The concept of removing the painting from the easel to be placed on the floor was made prolific by painter Jackson Pollock. A simple move that changed the way painting was construed academically, while also offering a more varied technique of painting and one in which Washington D.C. based artist Katherine Tzu-Lan Mann employs with her large-scale multi media works. She begins with paper on floor, then taking diluted acrylic paint, ink, and water and pouring it on the surface, Mann creates her organic, base shapes. Mostly in circular designs, each poured color creates its own extending shape of color, overlapping and mixing with the others. Then comes the real process for Mann.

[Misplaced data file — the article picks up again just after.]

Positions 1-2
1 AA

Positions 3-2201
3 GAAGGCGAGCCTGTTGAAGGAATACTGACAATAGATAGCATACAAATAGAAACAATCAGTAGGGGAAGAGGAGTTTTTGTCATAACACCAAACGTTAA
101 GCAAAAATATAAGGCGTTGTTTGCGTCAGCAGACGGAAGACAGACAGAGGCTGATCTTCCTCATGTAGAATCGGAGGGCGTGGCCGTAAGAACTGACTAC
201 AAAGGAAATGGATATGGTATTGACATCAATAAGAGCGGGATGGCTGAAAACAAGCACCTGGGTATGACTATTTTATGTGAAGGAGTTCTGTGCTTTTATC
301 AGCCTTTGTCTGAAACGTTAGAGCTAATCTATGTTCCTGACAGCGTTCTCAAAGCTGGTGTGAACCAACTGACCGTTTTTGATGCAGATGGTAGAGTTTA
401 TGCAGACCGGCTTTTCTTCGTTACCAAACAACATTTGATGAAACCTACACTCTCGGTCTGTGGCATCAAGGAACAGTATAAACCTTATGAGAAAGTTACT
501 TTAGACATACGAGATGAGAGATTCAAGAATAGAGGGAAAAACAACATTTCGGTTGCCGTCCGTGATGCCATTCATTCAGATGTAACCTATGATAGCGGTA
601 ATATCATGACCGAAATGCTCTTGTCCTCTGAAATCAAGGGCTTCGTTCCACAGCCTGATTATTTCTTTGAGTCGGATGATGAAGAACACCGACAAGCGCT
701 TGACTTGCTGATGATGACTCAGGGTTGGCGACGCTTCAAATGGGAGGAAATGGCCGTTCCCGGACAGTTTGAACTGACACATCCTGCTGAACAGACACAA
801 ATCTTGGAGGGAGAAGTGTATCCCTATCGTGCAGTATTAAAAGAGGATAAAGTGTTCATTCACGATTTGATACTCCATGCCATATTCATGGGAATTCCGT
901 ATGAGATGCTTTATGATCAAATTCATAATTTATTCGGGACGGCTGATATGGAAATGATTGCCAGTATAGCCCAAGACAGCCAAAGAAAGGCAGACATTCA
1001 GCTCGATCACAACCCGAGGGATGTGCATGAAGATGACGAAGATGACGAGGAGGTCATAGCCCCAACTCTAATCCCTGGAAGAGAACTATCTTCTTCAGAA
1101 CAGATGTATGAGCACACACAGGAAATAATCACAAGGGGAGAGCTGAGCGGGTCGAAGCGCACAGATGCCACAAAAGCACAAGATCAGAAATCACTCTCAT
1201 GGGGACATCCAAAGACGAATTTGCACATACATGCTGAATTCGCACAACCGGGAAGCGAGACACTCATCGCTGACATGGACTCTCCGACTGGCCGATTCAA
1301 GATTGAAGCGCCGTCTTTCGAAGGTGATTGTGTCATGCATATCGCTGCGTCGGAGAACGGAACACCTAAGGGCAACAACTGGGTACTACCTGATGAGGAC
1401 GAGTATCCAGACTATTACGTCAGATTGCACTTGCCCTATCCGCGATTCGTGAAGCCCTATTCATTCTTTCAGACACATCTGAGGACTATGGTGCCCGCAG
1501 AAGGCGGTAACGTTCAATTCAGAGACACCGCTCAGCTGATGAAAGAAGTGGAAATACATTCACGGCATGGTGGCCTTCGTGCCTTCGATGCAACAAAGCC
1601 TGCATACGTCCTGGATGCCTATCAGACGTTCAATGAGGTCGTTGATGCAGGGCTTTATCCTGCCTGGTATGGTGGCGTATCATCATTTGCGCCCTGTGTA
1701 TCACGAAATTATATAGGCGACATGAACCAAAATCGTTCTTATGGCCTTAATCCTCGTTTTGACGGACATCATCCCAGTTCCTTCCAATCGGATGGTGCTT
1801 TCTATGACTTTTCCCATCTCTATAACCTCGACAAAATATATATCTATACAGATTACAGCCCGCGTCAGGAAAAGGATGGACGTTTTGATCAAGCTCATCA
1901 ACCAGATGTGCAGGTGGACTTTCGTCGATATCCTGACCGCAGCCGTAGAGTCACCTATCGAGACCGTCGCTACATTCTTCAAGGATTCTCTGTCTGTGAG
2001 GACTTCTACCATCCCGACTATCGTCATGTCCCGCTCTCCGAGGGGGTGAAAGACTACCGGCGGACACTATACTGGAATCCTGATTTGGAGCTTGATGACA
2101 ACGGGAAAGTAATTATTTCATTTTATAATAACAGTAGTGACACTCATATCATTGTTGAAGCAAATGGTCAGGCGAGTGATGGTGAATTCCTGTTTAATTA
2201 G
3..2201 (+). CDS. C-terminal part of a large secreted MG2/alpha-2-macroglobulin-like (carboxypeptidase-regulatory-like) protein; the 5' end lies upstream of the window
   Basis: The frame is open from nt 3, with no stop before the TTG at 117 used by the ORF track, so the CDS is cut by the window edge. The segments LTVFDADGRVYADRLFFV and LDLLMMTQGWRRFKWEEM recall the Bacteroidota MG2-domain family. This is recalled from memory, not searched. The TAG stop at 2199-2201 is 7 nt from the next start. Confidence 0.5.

Using these painted shapes as her foundation, Mann then starts to build on the surface with all kinds of materials. Working inwards with her delicate designs, Mann utilizes collage, silkscreen, etching, and even woodcut to evolve the forms and develop her organic compositions. With this technique, Mann expands the visuals of her patterns and textures creating a delicate decorative aura in each piece. In this way, the work looks as if the work expands outwards like a drop of color in water. Mann sums up her own work as "Baroque Abstract", referring to the artistic style of Europe from the 1600's that produced drama and tension within art and architecture. Mann's use of chaotic clashes of color and materials yield these similar visual effects, yet have an underlying harmony with the pops of color base and ornate, subtle texture. Her abstract pieces provide a stimulating and explosive aesthetic that is both decorative and fluid.